Competitive Exams: Current Affairs 2011: Higher education policy
Higher education policy
India's courts have played decisive role in shaping higher education and employment policies. Indian courts have not nudged policy in education and employment; they have made it.
This policy drift a consequence of absent executive and legislative leadership is dangerous because one million young people will join India's labour force every month for the next 20 years.
A demographic dividend does not mean people but productive people. Productivity output per worker is the elixir of poverty reduction and depends on human capital that produces more with less. Few disagree that higher education and employment policy is challenging because it tries to solve what Keynes called the political problem of mankind; how to combine economic efficiency, social justice and individual liberty. But complexity or difficulty are poor alibis for outsourcing policy-making to courts.
Education and employment policy are too important to be left to courts. India, and its people, must take a view on the four thorny issues.
The first is a legitimate private sector in education. We need to end the lie about non-profit in India's education delivery 90 per cent of capacity created in the last 20 years is for profit so that we can increase transparency and use currently foregone taxes as scholarships for the needy.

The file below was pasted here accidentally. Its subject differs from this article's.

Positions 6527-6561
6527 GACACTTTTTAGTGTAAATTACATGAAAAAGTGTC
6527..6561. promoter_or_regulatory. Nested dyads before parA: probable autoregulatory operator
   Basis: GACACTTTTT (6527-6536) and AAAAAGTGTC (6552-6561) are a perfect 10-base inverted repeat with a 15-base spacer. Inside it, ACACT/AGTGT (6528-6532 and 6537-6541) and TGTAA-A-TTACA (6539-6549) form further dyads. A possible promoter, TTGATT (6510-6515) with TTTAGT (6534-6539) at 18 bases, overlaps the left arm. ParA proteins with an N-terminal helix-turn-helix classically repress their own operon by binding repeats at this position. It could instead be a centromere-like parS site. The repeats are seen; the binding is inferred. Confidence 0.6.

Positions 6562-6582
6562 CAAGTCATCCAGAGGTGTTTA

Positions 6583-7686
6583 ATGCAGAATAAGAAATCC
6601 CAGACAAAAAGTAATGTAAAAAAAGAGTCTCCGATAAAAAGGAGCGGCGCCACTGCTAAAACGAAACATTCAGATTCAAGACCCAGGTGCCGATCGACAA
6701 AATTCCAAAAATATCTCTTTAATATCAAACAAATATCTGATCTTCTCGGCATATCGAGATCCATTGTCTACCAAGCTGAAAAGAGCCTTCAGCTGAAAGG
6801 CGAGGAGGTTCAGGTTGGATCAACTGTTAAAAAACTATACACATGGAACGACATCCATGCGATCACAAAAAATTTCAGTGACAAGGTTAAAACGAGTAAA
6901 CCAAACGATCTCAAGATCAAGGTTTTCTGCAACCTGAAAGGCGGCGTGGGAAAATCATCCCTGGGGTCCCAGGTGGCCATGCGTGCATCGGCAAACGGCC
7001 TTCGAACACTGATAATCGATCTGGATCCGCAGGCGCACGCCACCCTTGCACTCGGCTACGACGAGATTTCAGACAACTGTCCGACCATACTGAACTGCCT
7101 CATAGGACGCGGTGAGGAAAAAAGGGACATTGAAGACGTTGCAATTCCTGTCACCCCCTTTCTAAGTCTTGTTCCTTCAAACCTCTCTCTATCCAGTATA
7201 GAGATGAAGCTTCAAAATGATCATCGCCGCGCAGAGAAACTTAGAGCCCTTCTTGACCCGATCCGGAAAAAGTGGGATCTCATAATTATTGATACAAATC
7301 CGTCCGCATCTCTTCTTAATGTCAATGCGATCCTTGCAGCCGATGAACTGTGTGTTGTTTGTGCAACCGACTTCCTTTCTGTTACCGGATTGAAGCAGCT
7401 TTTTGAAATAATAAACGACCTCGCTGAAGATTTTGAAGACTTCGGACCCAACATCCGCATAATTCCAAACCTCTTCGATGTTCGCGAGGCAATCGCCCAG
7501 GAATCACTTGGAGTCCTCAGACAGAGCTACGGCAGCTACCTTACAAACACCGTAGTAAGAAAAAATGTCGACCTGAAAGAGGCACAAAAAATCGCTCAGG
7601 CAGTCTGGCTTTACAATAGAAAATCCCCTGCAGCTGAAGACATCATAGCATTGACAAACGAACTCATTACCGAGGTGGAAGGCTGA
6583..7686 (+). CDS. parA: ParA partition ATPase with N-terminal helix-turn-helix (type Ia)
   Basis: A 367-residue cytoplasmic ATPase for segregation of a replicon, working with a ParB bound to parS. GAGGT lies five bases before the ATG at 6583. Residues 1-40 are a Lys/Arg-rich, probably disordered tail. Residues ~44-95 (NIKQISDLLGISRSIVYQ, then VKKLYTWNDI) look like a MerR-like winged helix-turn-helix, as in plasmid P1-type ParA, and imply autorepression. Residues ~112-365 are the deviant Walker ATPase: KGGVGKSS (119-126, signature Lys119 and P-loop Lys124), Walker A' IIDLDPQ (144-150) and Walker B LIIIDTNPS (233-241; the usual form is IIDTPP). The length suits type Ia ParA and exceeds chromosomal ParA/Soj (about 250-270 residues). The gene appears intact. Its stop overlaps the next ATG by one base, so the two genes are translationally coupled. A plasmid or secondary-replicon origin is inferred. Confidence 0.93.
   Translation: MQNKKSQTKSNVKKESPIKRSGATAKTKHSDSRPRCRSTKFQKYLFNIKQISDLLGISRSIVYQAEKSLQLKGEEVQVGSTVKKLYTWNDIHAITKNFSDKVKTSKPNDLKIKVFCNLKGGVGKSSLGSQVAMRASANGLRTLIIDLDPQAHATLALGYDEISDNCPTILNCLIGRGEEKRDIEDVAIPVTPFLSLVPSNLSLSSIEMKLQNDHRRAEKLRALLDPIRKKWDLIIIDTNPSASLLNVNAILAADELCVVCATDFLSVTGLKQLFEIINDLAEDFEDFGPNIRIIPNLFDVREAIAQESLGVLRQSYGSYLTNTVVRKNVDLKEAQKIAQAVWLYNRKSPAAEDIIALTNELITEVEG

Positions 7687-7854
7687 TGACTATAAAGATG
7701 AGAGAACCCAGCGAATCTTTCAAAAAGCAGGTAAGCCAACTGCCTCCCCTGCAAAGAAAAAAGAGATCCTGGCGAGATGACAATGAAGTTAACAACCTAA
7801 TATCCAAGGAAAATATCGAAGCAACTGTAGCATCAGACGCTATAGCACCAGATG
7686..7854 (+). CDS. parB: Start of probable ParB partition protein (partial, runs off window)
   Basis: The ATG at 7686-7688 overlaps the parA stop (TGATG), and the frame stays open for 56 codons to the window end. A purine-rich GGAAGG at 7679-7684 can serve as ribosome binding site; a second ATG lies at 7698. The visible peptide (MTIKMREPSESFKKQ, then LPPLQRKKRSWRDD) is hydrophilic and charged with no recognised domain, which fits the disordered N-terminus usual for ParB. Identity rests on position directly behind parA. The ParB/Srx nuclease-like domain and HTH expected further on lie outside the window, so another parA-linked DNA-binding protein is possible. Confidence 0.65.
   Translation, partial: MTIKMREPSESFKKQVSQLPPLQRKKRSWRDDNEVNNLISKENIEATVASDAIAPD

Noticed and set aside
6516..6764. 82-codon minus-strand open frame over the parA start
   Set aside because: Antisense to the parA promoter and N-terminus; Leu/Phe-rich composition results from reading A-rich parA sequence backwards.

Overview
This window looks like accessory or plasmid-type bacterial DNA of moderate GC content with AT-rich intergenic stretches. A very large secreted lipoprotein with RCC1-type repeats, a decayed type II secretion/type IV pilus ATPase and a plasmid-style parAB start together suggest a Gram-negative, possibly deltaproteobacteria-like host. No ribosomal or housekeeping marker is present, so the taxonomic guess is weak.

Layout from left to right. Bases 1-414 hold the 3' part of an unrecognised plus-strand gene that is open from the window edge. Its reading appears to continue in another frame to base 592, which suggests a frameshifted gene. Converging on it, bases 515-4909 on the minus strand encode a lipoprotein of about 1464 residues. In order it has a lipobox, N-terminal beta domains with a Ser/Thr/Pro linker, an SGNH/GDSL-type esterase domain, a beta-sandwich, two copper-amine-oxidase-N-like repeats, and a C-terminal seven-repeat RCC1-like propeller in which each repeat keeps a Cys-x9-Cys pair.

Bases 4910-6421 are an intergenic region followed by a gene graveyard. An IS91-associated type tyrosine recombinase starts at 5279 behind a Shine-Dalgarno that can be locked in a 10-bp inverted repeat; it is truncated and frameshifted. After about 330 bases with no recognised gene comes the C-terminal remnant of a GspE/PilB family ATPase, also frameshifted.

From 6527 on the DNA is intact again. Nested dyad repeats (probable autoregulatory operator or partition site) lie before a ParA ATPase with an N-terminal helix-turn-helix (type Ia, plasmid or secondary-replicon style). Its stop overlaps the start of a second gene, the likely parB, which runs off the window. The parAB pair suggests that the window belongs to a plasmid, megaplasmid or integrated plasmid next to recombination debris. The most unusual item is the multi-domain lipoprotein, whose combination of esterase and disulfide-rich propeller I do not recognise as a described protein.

The second is education regulation. The current licence raj amplifies the competence and corruption weaknesses of our current regulators to deliver neither quantity nor quality. We need a regulator that has open architecture, focuses on outcomes and is designed to avoid becoming the old regulator.
The third is recognising employment as a voluntary, fixed-term contract that is reversible. The current marriage without divorce nature of employment breeds informal employment, retards job growth, has kept manufacturingat 12 per cent of employment, encourages buying machines rather than hiring people and creates corruption.
The fourth is recognising that wages are set by complex market and regulatory mechanisms. Wage legislation must enable productivity linkages and allow for a cost-to-company world where benefits (Provident Fund, ESI, Gratuity, etc) are included in wages.
All four issues are key to harnessing our demographic dividend and need holistic policy responses that combine the tactical (definitions, jurisdictions, etc) with the philosophical (mandate, objectives and vision). But court orders often allow the specifics of single incidents or local conditions to set national policy. This is wrong, inefficient and dangerous. Noting the lack of court-driven policy in financial markets is also important because it testifies that strong executive and legislative action SEBI can enable policy-making outside courts.
Courtesy: The Hindu and Times of India